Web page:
As the stock market has taken a little early-year breather, investors are left pondering the significance of the pullback. Is it a preamble to a larger, more sustained decline, or just a small break on the market's continuing path up? Well, who better to judge the prospects of our nation's business sector than the very insiders who work at these companies?  

The inside track
Insider buying activity is giving us some positive signals right now. MarketWatch recently noted that according to Argus Research data published in Vickers Weekly Insider Report, the ratio of sales to purchases for company insiders has fallen from 5.15 to 1 at the market's peak in mid-January down to 2.42 to 1 in the past week. That means these insiders, as a group, generally believe that their company's shares will appreciate and are "buying into" the current market drop.

Of course, company insiders aren't always right, but insider buying activity can be a useful barometer of business optimism and future expectations. Because many corporate insiders sold substantial amounts of stock last year even during the rally, it's encouraging to see them buying now. And the place where most of the buying is taking place is on the smaller end of the scale. In the past month, the number of small-cap companies reporting insider buying has increased 35%, while mid-cap companies experienced a 19% increase, and large caps with insider buying actually dropped 3%.

Small fries take the lead
If we take a look at some of the largest recent insider trading transactions in the past month, here's what we find:



Market Cap

Flagstar Bancorp (NYSE:FBC)

$291 million

Orbitz Worldwide (NYSE:OWW)

$573 million

Solar Capital

$589 million

Facet Biotech (NASDAQ:FACT)

$420 million

Source: MSN Money, Yahoo! Finance.



Market Cap

Microsoft (NASDAQ:MSFT)

$251.7 billion


$171.2 billion

Berkshire Hathaway (NYSE:BRK-B)

$177.4 billion

Cisco Systems (NASDAQ:CSCO)

$139.0 billion

Source: MSN Money, Yahoo! Finance.

Now it's true that some of those "insiders" are actually institutional investors with 10% stakes in companies, and they have to report transactions the same way that company executives do. But still, does all the activity in smaller stocks mean that small caps are the place to invest right now? Not necessarily.

First, it's important to note that insider buying at small-cap companies tends to precede buying at larger companies in the economic cycle. So we're likely to see large-cap insider buying pick up later. Furthermore, executives at smaller companies generally have more to gain from buying company shares in terms of potential capital appreciation than would someone at a large blue-chip company.

But beyond that, while near-term optimism for stocks may be on the rise, the time may be drawing neigh for a shift in market leadership. While small caps have historically outpaced their larger-cap counterparts over very long periods of time, their dominance tends to run in cycles. Smaller fare has undoubtedly been in favor over the past decade. Just check out the returns on two broad-market large-cap and small-cap indexes:


10-Year Cumulative Return

S&P 500 Index


S&P Small-Cap 600 Index


Source: Morningstar Principia (through Jan. 31, 2010).

Small caps have had a nifty run in recent years, leaving larger companies in their dust. But given their recent outperformance, and current business conditions that are hitting smaller companies harder than in previous recessions, I don't think they're going to be the superstar standouts looking ahead.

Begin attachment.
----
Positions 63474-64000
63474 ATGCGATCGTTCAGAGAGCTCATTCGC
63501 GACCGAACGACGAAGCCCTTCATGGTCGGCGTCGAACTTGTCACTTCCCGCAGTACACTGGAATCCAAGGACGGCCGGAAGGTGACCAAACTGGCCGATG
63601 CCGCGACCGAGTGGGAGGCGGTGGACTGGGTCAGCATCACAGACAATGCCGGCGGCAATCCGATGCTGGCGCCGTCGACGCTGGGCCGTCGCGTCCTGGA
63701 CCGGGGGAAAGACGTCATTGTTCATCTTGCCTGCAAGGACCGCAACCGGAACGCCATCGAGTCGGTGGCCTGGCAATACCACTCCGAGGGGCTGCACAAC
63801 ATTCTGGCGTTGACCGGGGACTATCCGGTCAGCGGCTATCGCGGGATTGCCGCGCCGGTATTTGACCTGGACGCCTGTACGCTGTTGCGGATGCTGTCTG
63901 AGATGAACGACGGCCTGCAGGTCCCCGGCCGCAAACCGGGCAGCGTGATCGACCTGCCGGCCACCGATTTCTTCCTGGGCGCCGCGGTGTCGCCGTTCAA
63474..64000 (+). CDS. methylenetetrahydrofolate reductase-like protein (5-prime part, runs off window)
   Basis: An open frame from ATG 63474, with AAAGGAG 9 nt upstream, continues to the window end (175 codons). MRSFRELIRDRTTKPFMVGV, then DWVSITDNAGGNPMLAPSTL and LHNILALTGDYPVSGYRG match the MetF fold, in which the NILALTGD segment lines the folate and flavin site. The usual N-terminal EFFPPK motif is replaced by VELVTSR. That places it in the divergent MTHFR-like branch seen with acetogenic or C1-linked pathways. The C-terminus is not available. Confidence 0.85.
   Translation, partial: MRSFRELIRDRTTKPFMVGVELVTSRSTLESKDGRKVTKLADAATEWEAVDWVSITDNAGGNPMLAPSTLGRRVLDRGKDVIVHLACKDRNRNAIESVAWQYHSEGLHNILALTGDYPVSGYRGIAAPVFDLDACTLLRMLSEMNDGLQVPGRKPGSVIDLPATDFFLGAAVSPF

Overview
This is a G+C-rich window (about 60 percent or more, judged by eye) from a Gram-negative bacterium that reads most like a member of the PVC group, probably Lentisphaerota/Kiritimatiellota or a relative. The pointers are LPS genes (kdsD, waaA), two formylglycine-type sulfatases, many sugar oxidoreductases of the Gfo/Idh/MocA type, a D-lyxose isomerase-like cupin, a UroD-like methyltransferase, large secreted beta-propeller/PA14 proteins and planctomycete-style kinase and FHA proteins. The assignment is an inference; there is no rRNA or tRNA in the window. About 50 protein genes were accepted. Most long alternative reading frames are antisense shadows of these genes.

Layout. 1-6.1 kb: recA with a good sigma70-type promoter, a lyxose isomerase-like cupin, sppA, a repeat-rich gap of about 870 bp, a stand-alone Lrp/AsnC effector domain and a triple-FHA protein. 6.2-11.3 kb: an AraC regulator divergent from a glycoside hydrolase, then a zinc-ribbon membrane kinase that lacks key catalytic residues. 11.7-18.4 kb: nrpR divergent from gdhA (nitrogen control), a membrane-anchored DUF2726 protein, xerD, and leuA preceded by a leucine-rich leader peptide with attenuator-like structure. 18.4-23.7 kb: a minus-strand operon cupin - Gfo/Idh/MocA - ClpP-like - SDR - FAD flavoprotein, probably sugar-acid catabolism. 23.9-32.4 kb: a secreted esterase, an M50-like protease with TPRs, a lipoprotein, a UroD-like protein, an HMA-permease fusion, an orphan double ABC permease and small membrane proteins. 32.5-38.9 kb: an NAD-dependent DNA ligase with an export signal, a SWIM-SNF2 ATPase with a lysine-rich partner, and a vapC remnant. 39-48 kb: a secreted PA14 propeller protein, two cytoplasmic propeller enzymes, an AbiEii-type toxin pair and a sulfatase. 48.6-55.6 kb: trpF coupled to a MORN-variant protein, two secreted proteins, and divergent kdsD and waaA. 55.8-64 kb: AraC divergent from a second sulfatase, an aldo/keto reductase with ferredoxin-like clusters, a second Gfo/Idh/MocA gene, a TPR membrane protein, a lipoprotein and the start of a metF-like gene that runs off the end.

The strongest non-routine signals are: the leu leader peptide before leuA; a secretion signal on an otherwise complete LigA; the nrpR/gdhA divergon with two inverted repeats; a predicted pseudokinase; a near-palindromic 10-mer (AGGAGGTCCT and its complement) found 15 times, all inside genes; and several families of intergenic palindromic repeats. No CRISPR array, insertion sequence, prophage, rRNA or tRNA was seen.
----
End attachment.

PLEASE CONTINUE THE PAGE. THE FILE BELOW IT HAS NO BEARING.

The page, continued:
Large and in charge
In my opinion, large-cap stocks are hands-on favorites to outperform this year. According to Bloomberg data, of the 70% of large-cap companies that have reported fourth-quarter earnings, the earnings per share of S&P 500 companies have grown by 47% versus a year ago, which is almost 12 percentage points ahead of analyst expectations.

Small-cap companies, on the other hand, are running into a bit of trouble. Of the half of the S&P 600 companies reporting for the fourth quarter, earnings are up 30.4% from a year ago, but that's 8.6 percentage points less than analysts expected. Small-cap revenues are also down 0.3%.

Given that the economic environment is especially tough for smaller companies, it's not surprising that they may be struggling. While larger companies have benefited from a thawing in credit conditions, financing remains difficult for smaller companies to obtain. That could portend further difficulties for this sector.

Ultimately, it's reassuring that company insiders in the know are using the current correction as an opportunity to buy stock at a temporarily lower price. They're taking advantage of that whole "buy low" recommendation, which more investors might want to think about doing as well. Take this opportunity to position your portfolio for any potential near-term rebound. Large-cap stocks are much more attractively priced than smaller companies right now, so think about focusing on that corner of the market when buying. If the insiders are right, the market is just pausing to catch its breath, and you won't want to miss out when it gets back on track.

For more insider investing and personal financial planning tips, check out the Fool's Rule Your Retirement service, which provides top-notch retirement and mutual fund advice. You can start your free 30-day trial today.

Amanda Kish is the Fool's resident fund advisor for the Rule Your Retirement investment newsletter. At the time of publication, she did not own any of the funds or companies mentioned herein. Google is a Motley Fool Rule Breakers pick. Berkshire Hathaway and Microsoft are Motley Fool Inside Value picks. Motley Fool Options has recommended a diagonal call position on Microsoft. The Fool owns shares of Berkshire Hathaway, which is also a Motley Fool Stock Advisor recommendation. Try any of our Foolish newsletters today, free for 30 days.  The Fool has a disclosure policy.